The Centralian advocate Fri 19 Aug 2016
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Community newspapers -- Northern Territory -- Alice Springs; Tennant Creek (N.T.) -- Newspapers; Alice Springs (N.T.) -- Newspapers.; Australia, Central -- Newspapers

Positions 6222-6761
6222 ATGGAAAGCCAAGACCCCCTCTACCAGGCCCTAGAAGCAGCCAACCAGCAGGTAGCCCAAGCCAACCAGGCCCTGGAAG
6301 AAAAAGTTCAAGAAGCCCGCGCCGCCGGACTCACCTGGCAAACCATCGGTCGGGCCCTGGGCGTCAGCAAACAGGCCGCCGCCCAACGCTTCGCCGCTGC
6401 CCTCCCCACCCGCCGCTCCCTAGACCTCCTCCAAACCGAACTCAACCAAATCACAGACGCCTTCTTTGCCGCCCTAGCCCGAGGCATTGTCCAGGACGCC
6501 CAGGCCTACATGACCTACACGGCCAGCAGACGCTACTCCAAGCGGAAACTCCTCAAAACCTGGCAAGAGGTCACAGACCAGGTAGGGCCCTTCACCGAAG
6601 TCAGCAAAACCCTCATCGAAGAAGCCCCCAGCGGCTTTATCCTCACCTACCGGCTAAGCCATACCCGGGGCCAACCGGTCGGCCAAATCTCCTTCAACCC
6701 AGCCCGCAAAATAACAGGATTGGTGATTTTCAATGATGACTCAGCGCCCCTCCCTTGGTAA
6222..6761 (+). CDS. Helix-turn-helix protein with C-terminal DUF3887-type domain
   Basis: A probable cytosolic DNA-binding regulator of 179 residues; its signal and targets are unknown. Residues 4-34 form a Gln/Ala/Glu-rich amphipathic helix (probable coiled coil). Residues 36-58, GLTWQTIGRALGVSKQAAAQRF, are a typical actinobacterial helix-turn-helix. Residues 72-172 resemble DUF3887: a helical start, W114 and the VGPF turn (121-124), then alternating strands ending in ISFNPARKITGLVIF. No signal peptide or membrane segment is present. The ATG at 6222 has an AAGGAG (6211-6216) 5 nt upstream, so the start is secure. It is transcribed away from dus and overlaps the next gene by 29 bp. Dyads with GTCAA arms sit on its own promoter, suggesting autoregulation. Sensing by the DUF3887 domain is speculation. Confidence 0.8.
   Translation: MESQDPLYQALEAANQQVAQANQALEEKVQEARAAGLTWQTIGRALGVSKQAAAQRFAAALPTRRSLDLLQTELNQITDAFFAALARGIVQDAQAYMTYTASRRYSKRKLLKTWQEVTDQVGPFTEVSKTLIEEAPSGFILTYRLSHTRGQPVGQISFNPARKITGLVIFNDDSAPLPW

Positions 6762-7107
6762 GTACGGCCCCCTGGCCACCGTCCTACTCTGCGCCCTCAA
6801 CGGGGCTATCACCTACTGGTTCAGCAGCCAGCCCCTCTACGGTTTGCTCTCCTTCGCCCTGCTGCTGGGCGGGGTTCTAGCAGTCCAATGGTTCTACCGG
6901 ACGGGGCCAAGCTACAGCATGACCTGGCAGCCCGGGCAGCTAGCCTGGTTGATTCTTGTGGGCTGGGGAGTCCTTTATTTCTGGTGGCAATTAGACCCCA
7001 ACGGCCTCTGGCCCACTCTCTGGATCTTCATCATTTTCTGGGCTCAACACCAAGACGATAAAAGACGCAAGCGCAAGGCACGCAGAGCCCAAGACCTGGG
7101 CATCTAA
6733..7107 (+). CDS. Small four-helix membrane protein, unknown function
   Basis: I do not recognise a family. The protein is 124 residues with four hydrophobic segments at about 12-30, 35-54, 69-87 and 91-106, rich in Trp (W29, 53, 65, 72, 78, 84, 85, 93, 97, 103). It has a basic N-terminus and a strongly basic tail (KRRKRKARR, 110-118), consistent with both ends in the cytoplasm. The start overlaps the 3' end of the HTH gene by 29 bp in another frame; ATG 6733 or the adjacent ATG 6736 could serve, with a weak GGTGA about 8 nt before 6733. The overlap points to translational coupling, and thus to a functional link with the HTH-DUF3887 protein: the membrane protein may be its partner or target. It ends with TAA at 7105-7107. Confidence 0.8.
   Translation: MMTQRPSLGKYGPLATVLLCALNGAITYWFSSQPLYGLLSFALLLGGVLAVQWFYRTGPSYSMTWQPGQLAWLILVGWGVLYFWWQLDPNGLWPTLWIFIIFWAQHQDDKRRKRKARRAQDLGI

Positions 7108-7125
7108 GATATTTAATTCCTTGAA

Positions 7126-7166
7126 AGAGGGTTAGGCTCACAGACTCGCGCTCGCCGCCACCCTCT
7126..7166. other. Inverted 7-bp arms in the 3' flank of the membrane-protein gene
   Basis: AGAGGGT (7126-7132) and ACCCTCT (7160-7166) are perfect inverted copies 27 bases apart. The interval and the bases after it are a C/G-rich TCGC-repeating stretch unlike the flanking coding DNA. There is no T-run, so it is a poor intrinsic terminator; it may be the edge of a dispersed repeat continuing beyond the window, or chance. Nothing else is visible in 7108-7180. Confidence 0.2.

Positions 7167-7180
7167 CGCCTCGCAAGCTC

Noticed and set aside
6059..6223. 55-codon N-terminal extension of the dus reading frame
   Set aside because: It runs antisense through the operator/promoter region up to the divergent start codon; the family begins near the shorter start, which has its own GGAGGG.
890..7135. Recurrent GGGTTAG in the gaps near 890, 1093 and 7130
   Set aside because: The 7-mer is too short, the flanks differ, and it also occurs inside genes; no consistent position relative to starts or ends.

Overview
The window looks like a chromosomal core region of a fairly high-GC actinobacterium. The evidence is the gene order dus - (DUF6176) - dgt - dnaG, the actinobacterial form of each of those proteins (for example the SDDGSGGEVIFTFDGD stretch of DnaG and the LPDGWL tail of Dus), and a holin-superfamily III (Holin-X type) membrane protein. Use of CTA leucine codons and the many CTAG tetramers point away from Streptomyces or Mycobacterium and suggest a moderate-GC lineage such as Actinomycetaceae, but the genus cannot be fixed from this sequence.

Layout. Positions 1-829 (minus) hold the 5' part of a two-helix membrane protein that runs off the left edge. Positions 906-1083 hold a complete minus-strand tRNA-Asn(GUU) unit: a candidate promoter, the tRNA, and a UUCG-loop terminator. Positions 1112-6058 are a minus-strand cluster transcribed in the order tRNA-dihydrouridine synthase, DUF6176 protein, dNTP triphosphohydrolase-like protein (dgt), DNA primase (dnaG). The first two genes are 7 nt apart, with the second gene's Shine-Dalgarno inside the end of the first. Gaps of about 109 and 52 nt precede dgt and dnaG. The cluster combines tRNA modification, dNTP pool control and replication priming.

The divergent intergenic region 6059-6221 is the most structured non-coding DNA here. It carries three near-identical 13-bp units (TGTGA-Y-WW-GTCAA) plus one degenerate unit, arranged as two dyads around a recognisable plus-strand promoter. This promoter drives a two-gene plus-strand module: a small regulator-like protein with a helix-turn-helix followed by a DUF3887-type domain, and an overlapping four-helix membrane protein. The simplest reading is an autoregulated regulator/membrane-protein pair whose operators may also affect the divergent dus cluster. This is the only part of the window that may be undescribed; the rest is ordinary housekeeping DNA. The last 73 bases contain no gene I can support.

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30 REAL ESTATE FRIDAY AUGUST 19 2016 CAVE01Z01MA - V1 MOVING house can be a very disorienting experience, one thats often made worse if youre moving miles away from your familiar suburb where your local barista knows your daily order and your dog has a favourite digging spot at the park down the road. The only way to overcome this is to throw yourself in head first and make the effort to fall in love with your new suburb. The aim is to feel truly at home in your new digs and the best place to start is with the surrounding streets. Heres some ways to uncover an urban hood and shake that newbie feeling. Theres no better way to check out your new suburb than to strap on your walking shoes and pound the pavement. Dont play it safe. Walk around all the backstreets to discover beautiful architecture, hole-in- the-wall cafes or a stunning river walk. Try it on a Saturday to get a true feel for the neighbourhood. Weekends are when primary schools become second-hand markets, town halls become book fairs and local parks become outdoor yoga classes. Find the closest farmers market and score great food, new friends and more local knowledge. Also try cycling if you can; you can cover more distance that way. Local markets can be a great way to get to know your neighbourhood. When you see your fellow suburb buddies with a cardboard coffee cup or a plastic bag of takeaway containers, ask them where they got it from. Theyll probably be only too delighted to tell you its from the amazing Italian deli on the corner, or the Pho place from three streets over. Word of mouth recommendations are always the best. How often do you walk past telegraph poles or walls that are plastered with posters and you barely raise an eyebrow? Start paying attention to the advertisements in your local area. You could find the perfect pilates course around the corner from your house or an underground film festival at your local bar. The poles are where its happening. Most people find the closest supermarket to their house and shop there exclusively, but a great way to get to know your neighbourhood is to mix it up. Buy your herbs from the green grocer, get your bread from the nearby bakery. Be careful not to fall into lazy habits too quickly or you might never discover the amazing antipasto at the Greek supermarket or the perfect pork sausages at the butcher down the road. Its literally your agents job to sell that suburb, so pick their brains for information. Agents are likely to live locally or at least spend a large percentage of time in the areas they sell for. Theyll know the best places to get brunch, have a business shirt dry cleaned and which park is the best for a Sunday Uncover your hood afternoon picnic with family and friends. In short, act like a tourist until you feel like a local Make a rule that when you eat out, you arent allowed to eat at the same place twice for a while. Try a different cuisine on a regular basis and youre certain to discover new tastes, sights and services. Make a different rule to try a new thing once a week (or once a month if youre too busy). Check those posters for ideas. Try lots of different places to eat or drink. Scope out the essentials Find your closest hospital, doctor, police station, vet and 24-hour chemist. Theres something comforting and homely about knowing where to go if you need midnight cold and flu relief or a place to take your sick pet. You may never use the dentist thats right across the road but knowing that its there will make you feel right at home. Tap the tribal mind and hit up places like Zomato, Yelp or Foursquare for reviews and recommendations in your area. You can download the apps on your smartphone and browse for points of interest within a desired distance from your new place. In short, act like a tourist until you feel like a local. CARLY JACOBS Markets around the world serve as an unofficial information kiosk with many neighbourly hints offered. Chinese are smart CHINESE buyers are increasingly beating locals to the punch at auctions and its not just because they have more cash to throw around, according to one leading auctioneer. James Pratt, director of auctions for Raine & Horne and J Pratt Realty, says the skill set of Chinese buyers at auctions is absolutely through the roof compared with a few years ago. Four or five years ago there were always buyers agents or interpreters there with them, he said. Now Im seeing really high-performance bidding from Chinese whose second language is English. That means coming with a clear set of tactics rather than just hoping for the best, he said. Gavin Norris, chief executive of Chinese international property website Juwai.com, said Chinese buyers were frequently nervous about auctions up until a few years ago. Australia is one of the countries where Chinese buyers are most likely to encounter an auction its much less likely in the UK, the US or Canada, he said. They often had someone who would interpret for them. Today, he said, Chinese buyers are among the most sophisticated at auctions. Its not because they overpay, he said. Its because, like every smart buyer, they fight for every dollar.
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